No, this is not a love story. Not a religious story. Not a story about self-confidence. It is not even a story at all.
I’ve stated it in my pasts posts — I’m passionate about relationships. It is my opinion that relationships are what will bring nonprofits success. I believe in the power of relationships. I truly believe that relationships mean everything for nonprofits.
Most nonprofits, with good reason, focus heavily on donors as a key segment of people. This focus stems from the belief that money will solve the problems that the organizational mission seeks to achieve. Plain, simple, and not entirely untrue.
But… I encourage nonprofits to take a leap of faith; I encourage nonprofits to believe in the power of relationships. In order to move away from a transactional way of thinking, nonprofits have to change their mindset to focus on relationships with all of their people/customers/constituents. Doing so all starts with a belief…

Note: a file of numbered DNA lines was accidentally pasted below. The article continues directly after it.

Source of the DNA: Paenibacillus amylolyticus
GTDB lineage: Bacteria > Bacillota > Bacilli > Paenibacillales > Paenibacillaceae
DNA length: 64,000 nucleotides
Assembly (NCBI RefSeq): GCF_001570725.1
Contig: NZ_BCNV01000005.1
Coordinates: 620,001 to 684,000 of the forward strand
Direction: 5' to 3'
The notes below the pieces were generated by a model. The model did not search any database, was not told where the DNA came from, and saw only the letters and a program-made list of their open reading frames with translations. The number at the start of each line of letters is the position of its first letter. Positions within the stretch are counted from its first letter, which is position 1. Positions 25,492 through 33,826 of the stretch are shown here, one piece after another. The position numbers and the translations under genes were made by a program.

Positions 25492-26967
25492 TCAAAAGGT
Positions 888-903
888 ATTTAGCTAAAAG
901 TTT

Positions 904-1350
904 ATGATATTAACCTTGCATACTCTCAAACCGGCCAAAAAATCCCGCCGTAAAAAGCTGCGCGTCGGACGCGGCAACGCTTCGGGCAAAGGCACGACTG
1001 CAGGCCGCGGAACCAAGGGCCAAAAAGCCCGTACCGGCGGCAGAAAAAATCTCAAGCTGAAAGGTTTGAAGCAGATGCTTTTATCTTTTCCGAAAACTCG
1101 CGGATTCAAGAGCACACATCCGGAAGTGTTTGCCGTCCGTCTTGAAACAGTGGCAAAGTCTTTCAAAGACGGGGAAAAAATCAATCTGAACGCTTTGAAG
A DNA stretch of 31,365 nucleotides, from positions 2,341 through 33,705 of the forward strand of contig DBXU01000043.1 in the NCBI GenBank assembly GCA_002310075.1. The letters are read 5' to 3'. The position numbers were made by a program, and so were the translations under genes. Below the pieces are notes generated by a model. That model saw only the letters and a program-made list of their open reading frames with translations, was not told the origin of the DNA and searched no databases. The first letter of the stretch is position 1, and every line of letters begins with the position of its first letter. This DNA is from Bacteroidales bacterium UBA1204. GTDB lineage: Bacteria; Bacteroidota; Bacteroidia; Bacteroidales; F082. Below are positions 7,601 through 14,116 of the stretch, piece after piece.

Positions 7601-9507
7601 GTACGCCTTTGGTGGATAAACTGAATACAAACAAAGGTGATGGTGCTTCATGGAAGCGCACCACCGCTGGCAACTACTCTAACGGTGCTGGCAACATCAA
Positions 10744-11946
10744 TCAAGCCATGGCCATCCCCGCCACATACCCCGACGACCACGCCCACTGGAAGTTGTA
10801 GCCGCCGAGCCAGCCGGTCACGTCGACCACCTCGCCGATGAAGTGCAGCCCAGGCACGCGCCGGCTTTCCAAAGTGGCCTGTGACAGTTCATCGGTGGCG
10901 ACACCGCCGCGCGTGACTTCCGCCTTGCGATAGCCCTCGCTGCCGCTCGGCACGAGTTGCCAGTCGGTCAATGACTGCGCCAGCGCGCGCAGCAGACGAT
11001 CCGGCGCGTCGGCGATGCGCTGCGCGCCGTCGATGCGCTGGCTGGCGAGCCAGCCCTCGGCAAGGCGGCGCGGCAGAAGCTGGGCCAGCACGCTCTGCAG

Ok, maybe four beliefs. In order to become a relationship-minded organization, it looks like this:
- Your organization has to wholeheartedly believe that relationships will achieve the mission.
- Your organization has to believe that money is not the only way to achieve the mission.
- Your organization has to look at the big picture and recognize what various people can offer toward achieving the mission. Donors are not the only people who matter.
- Your organization has to engage people to achieve the mission.
When mapped like this, it sounds so simple to become a relationship-focused organization. And at the end of the day, it is simple. These beliefs have to be at the forefront, and the strategies to achieve these belief statements are the next step. In future posts, I’ll talk about the steps successful nonprofits have taken on their journey to become relationship-focused organizations.
You have to be willing to put yourself out there, take chances and believe in your organization’s potential. You have to build relationships with many, many, many people.